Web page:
The great weight of the evidence before us to effect that certain types of medical experiments on human beings, when kept within reasonably well-defined bounds, conform to the ethics of the medical profession generally. The protagonists of the practice of human experimentation justify their views on the basis that such experiments yield results for the good of society that are unprocurable by other methods or means of study. All agree, however, that certain basic principles must be observed in order to satisfy moral, ethical and legal.concepts.

   1. The voluntary consent of the human subject is absolutely essential. This means that the person involved should have legal capacity to give consent; should be so situated as to be able to exercise free power of choice, without the intervention of any element of force, fraud, deceit, duress, over-reaching or other ulterior form of constraint or coercion; and should have sufficient knowledge and comprehension of the elements of the subject matter involved, as to enable him to make an understanding and enlightened decision. This latter element requires that, before the acceptance of an affirmative decision by the experimental subject, there should be made known to him the nature, duration and purpose of the experiment; the method and means by which it is to be conducted; all inconveniences and hazards reasonably to be expected and the effects upon his health or person, which may possibly come from his participation in the experiment. The duty and responsibility for ascertaining the quality of the consent rests upon each individual who initiates, directs or engages in the experiment. It is a personal duty and responsibility which may not be delegated to another with impunity.
   2. The experiment should be such as to yield fruitful results for the good of society, unprocurable by other methods or means of study and not random and unnecessary in nature.
   3. The experiment should be so designed and based on the results of animal experimentation and a knowledge of the natural history of the disease or other problem under study, that the anticipated results will justify the performance of the experiment.
   4. The experiment should be so conducted as to avoid all unnecessary physical and mental suffering and injury.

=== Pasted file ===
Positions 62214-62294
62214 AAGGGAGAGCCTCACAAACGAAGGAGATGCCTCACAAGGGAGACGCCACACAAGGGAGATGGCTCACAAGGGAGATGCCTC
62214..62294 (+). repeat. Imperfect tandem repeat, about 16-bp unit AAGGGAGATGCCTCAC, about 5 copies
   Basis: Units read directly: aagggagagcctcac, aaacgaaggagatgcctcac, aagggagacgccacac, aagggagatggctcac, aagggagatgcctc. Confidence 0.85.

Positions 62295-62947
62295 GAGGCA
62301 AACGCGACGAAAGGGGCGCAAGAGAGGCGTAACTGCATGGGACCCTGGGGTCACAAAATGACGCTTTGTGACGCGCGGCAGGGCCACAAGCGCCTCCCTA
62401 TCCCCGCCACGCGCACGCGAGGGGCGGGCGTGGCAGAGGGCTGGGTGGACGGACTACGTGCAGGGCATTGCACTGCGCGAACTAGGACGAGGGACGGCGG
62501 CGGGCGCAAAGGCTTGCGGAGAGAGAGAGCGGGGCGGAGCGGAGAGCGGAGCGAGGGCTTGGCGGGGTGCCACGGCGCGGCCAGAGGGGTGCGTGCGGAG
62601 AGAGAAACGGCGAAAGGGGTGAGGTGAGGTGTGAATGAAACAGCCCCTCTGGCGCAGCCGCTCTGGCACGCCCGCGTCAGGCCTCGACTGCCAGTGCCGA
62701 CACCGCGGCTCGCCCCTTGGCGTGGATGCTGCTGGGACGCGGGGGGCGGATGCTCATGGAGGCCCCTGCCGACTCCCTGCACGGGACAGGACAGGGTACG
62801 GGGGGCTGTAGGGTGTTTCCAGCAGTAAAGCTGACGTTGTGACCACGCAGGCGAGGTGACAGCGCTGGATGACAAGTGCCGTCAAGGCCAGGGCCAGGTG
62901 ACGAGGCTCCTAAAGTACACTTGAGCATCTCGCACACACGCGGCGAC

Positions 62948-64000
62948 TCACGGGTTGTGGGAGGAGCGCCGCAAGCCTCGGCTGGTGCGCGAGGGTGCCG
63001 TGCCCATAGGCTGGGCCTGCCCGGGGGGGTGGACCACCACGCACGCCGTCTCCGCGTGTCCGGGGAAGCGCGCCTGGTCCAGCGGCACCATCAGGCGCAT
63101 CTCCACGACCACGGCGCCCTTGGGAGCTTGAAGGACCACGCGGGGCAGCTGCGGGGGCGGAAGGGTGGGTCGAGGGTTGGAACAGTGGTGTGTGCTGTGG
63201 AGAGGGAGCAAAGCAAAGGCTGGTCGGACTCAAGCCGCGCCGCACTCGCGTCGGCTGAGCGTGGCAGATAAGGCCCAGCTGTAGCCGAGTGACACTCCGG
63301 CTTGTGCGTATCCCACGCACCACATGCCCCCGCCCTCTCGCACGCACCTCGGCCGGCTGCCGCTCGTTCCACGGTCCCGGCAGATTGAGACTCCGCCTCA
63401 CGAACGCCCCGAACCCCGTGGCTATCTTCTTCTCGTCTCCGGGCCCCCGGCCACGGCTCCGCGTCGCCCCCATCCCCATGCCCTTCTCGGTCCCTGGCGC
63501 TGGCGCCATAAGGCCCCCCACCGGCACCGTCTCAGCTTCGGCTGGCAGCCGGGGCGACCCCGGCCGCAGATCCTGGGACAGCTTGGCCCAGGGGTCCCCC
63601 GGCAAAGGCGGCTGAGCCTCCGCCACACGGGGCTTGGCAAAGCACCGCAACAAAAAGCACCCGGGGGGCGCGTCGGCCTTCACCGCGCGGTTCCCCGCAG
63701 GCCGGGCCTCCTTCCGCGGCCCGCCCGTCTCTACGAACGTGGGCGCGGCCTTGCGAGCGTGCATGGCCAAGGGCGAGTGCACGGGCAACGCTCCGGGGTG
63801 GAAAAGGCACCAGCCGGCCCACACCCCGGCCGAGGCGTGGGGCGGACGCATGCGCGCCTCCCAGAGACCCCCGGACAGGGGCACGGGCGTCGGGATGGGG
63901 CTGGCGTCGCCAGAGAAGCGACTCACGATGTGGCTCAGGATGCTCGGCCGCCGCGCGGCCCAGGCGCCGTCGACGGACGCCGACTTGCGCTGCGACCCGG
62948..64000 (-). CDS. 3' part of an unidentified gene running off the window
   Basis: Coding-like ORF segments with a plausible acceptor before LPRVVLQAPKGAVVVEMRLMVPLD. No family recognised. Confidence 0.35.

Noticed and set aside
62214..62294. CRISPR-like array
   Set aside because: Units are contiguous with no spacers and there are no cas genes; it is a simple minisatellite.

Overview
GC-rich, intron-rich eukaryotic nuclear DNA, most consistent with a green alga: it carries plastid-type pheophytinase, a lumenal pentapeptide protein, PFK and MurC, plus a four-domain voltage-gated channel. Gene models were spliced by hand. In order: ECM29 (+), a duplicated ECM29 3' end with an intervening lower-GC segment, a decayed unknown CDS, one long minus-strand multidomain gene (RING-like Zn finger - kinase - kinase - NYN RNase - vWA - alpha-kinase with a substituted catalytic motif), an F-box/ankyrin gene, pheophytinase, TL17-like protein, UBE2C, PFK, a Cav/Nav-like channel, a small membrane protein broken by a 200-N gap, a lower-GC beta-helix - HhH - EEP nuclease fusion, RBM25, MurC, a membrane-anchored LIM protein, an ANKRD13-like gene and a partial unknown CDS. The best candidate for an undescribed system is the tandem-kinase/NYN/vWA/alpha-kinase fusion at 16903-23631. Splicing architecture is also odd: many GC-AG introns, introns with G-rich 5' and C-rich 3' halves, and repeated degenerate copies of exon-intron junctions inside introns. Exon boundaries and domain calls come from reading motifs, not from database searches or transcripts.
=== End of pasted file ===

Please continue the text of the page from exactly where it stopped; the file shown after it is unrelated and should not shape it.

5. No experiment should be conducted, where there is an a priori reason to believe that death or disabling injury will occur; except, perhaps, in those experiments where the experimental physicians also serve as subjects.
   6. The degree of risk to be taken should never exceed that determined by the humanitarian importance of the problem to be solved by the experiment.
   7. Proper preparations should be made and adequate facilities provided to protect the experimental subject against even remote possibilities of injury, disability or death.
   8. The experiment should be conducted only by scientifically qualified persons. The highest degree of skill and care should be required through all stages of the experiment of those who conduct or engage in the experiment.
   9. During the course of the experiment, the human subject should be at liberty to bring the experiment to an end, if he has reached the physical or mental state, where continuation of the experiment seemed to him to be impossible.
  10. During the course of the experiment, the scientist in charge must be prepared to terminate the experiment at any stage, if he has probable cause to believe, in the exercise of the good faith, superior skill and careful judgement required of him, that a continuation of the experiment is likely to result in injury, disability or death to the experimental subject.

nonelected.adjective
someone put in a position of control without going through the elective process and who may or may not be out to do good for people within the jurisdiction in which he was placed (a bureaucrat)
nonelective.adjective
filled by appointment rather than by election, such as a nonappointive position (he was elected supervisor when the majority of his peers.vouched for his competency)